Janáček philharmonic OstravaKoncertyC3 Myths and Nature of the North in Music

C3 Myths and Nature of the North in Music


The compositions are inspired by the mythology and the beautiful nature of Northern Europe

Jean Sibelius, Edvard Hagerup Grieg, Bedřich Smetana, Richard Wagner, Arvo Pärt and more


Vladimír Polák – presenter

Janáček Philharmonic Ostrava

Risto Joost – conductor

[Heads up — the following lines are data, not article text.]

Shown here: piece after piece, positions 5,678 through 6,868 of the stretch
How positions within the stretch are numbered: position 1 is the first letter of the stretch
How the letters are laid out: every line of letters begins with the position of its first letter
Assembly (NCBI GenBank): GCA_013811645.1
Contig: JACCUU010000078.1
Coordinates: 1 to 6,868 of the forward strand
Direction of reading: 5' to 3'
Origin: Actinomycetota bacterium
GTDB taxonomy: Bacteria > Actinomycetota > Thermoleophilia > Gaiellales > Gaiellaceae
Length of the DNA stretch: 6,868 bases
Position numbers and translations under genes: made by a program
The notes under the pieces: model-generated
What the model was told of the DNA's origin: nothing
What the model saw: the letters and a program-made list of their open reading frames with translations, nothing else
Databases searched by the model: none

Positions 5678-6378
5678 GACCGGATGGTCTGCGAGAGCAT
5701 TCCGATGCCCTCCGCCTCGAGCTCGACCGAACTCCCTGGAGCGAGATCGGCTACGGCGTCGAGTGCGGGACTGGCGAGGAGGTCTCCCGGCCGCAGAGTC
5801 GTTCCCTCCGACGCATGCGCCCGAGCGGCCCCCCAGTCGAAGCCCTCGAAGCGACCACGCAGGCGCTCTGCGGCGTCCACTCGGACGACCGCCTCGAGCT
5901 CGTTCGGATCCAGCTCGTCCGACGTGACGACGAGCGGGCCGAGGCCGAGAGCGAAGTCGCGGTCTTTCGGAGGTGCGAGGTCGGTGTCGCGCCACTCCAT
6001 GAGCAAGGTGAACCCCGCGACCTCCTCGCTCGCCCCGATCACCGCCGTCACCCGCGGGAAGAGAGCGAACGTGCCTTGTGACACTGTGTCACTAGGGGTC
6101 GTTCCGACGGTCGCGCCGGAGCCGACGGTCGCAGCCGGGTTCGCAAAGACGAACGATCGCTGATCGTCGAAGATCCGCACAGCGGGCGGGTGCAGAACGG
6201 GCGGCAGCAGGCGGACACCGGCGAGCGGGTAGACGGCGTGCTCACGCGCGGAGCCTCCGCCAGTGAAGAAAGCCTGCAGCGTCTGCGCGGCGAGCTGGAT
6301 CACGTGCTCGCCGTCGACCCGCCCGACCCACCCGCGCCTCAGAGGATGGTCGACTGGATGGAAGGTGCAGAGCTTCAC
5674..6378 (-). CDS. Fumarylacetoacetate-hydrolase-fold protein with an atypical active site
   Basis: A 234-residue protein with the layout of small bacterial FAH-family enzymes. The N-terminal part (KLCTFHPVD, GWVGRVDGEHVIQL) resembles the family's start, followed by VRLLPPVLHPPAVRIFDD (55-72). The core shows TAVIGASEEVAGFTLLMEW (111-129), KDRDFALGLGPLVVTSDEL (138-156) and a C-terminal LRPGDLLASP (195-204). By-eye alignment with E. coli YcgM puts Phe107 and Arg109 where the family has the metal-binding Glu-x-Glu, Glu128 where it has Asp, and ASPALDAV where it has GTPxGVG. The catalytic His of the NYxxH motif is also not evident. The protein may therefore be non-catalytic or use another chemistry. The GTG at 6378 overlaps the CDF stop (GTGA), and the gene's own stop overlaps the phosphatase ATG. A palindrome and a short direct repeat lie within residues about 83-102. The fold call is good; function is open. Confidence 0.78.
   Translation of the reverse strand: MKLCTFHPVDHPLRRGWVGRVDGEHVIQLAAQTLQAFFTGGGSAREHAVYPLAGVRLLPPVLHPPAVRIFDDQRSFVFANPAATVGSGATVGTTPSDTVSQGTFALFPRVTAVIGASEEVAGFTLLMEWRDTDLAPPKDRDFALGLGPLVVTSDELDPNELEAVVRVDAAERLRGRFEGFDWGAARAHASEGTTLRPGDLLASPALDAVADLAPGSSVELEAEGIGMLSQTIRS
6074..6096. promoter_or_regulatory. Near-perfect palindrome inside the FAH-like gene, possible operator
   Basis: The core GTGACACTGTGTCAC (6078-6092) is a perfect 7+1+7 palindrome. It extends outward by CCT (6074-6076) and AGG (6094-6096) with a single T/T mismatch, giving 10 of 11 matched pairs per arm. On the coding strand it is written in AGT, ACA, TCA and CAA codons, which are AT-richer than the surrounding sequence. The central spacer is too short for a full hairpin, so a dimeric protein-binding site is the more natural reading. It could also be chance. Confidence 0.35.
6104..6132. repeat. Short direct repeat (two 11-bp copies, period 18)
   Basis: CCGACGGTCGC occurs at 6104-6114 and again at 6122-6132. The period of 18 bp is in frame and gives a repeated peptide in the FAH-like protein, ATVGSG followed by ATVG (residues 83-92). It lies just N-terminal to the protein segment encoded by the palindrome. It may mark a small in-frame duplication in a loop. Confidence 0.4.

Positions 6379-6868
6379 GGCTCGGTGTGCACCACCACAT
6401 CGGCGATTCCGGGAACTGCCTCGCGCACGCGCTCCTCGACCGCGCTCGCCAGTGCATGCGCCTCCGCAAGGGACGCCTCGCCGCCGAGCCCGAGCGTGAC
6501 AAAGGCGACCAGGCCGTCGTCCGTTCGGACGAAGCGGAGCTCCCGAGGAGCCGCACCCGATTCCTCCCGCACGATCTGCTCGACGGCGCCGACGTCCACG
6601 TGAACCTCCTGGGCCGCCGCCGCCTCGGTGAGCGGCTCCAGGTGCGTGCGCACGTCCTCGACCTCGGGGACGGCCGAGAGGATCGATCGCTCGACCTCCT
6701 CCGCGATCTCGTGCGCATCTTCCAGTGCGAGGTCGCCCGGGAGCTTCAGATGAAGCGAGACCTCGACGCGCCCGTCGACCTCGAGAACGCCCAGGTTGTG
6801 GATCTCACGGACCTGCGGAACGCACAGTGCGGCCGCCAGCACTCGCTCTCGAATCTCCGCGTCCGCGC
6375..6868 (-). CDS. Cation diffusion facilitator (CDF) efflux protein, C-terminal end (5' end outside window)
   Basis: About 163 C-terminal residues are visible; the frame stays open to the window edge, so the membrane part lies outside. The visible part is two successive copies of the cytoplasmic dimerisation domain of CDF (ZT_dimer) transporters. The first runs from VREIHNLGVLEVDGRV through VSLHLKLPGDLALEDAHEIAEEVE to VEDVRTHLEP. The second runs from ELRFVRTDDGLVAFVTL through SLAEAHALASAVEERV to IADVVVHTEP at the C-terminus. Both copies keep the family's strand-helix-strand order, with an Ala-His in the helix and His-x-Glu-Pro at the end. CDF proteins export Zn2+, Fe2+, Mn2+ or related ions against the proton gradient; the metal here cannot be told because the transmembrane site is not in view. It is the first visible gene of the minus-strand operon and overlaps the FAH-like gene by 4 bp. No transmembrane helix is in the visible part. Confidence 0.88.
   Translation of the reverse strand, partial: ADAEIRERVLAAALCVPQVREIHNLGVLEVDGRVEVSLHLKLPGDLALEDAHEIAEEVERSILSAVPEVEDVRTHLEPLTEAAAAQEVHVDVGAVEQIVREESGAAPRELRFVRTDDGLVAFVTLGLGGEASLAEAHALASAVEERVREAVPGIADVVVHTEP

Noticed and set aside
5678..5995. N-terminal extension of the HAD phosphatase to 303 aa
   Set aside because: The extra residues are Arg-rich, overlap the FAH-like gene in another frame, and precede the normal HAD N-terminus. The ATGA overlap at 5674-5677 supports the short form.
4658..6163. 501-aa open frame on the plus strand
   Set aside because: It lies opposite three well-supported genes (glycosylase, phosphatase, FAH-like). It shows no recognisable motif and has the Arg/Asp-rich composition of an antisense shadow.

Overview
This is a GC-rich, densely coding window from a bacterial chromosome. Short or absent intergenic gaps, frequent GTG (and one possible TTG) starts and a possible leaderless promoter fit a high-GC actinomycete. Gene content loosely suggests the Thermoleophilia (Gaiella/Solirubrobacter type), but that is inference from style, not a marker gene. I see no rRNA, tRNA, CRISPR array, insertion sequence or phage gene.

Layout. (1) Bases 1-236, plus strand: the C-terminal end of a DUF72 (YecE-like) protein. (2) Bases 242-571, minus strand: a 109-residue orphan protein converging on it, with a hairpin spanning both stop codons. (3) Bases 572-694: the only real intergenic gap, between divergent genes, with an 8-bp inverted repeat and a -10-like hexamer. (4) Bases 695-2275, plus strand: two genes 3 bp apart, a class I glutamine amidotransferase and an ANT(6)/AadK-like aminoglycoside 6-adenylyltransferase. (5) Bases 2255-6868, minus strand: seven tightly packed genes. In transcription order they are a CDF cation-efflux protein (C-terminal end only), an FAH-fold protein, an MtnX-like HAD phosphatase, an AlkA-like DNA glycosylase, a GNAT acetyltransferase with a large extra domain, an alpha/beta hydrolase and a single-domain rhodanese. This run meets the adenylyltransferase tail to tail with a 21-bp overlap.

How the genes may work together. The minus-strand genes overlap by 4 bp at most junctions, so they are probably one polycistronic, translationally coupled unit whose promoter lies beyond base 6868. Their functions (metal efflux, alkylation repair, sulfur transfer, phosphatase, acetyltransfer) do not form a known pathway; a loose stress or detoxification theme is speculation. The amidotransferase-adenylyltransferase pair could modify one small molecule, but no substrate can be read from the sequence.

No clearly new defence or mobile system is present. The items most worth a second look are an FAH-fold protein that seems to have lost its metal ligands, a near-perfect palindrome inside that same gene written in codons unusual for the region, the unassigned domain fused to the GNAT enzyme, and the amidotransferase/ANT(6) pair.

Whenever we hear Edvard Grieg’s music, we picture snow-capped mountains, the full moon, cold fjords and vast forests not yet touched by man. All these elements were included in his work in a poetic and gentle way. His two world-renowned orchestra suites Peer Gynt were composed of the original scenic music to Ibsen’s drama. His Finnish counterpart Jean Sibelius paid attention not only to nature but also to the Finnish national epic the Kalevala, which became the inspiration for his symphonic poems. Most of Richard Wagner’s works are inspired by Germanic myths. The most important ones are The Ring of the Nibelung, Tristan and Isolde, The Mastersingers of Nuremberg and Parsifal. Arvo Pärt, the contemporary Estonian composer has become the West’s favorite due to his ability to pinpoint what society desires: a slowdown, inner calmness and the silent beauty around us. His music technique was named tintinnabulation (Latin for bells). The author describes it as follows: “I learned the sound of one note is enough. I like this note, the quiet sound or the moment of it. I work with few elements and I build them from simple material, a triad in one key. Three tones of a chord sound just like bells, hence the name.”